MERRILLVILLE – It might not seem as daring to some, but in many regards high-wire walker Nik Wallenda has nothing on Matt Painter.
The Purdue men's basketball coach has to spend his entire career walking on edge when it comes to recruiting and sustaining the success that the Boilermaker faithful not only desire, but expect.
Painter met with members of the Boilermaker Nation during a stop on the Purdue Coaches Caravan on Monday in Merrillville. The tour continues Tuesday at the Fort Wayne Country Club. The social hour begins at 5:30 p.m. with the program at 6:30 p.m.
In 2012, the days of Purdue and Indiana simply selecting the best players in the Hoosier State after they've demonstrated ability on the court for a couple of years at the varsity level are over for several reasons.
First of all, if you are going to recruit a really talented player, you had better have started that process by the time that they are in driver's ed or else you won't get them.
“I don't think you can ever in business start a relationship too soon,” Painter said.
Secondly, you better have evaluated the player's talent level correctly, or it will come back to bite you.
Painter has made a habit of scouting talent early and often – even if it means at the eighth-grade level. He took his first look at former Boilermaker great E'Twaun Moore as a freshman in high school, and former South Side High School standout Rapheal Davis verbally committed to Purdue during his first year of high school.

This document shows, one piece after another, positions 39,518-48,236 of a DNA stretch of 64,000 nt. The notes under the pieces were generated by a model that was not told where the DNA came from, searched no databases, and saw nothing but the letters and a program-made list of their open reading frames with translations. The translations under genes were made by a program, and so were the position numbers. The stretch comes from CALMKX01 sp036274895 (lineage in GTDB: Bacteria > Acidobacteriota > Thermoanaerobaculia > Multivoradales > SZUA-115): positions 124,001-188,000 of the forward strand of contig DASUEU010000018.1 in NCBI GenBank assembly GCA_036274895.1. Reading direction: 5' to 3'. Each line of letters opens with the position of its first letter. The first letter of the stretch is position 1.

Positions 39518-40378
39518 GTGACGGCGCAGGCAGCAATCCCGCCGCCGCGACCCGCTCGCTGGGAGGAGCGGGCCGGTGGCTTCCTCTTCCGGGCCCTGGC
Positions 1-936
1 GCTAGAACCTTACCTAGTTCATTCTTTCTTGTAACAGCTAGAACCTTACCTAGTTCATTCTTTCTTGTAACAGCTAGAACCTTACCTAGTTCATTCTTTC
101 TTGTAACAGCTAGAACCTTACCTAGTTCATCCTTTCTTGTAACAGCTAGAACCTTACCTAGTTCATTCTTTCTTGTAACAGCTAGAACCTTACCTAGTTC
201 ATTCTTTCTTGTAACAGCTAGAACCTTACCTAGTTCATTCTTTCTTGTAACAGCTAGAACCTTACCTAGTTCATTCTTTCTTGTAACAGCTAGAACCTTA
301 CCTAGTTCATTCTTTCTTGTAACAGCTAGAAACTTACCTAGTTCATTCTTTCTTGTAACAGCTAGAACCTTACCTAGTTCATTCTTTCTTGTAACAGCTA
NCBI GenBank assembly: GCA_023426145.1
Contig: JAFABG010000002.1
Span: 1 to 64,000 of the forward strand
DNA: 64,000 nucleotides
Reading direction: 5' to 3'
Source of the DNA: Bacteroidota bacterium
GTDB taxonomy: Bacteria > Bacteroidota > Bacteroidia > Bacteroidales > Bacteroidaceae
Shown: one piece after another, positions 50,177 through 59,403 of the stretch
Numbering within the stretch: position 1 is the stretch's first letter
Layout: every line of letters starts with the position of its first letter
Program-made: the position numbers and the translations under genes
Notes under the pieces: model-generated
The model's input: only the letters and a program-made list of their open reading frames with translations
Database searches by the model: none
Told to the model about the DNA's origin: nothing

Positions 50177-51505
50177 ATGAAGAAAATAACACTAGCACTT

“When you get early (commitments) and you are done recruiting the junior class and senior class, you kind of run out of things to do,” Painter said. “So when you are at (AAU) events, what are you going to do? You go down and recruit the sophomores, recruit the freshmen and recruit the eighth-graders.”
It is often difficult to project how college players who have physically matured will perform at the NBA level. There will be more mistakes made in the NBA Draft later this month than correct assessments. Imagine how difficult it can be to envision a 13-year-old playing in the Big Ten.
“Sometimes the right thing to do at the time two or three years later doesn't turn out to be that way,” Painter said.
Painter said offering a scholarship to an extremely young player is more the exception than the rule, but he and his staff still spend years “developing that relationship” with the player, his family and coaches. Sometimes that scholarship offer doesn't come at all, and sometimes it comes very late in the process.
“You are always on different grounds with different kids,” Painter said. “There's the kid that you offered. There's the kid that you're close to offering, and then there's the other guy that you just haven't seen enough and you are waiting to evaluate a little more.”
Maintaining a positive relationship without having offered a scholarship, despite seeing the player on several occasions, can be a tricky and sometimes uncomfortable situation for all parties involved.
“I just try to be direct with each guy (as to) where they are,” Painter said. “You are building a relationship, and the best way to handle it is to be honest with them. If your honesty turns them off, then so be it. If you do get a kid, and you've told him the truth all of the way through, they are really going to respect that and it is going to help your relationship.”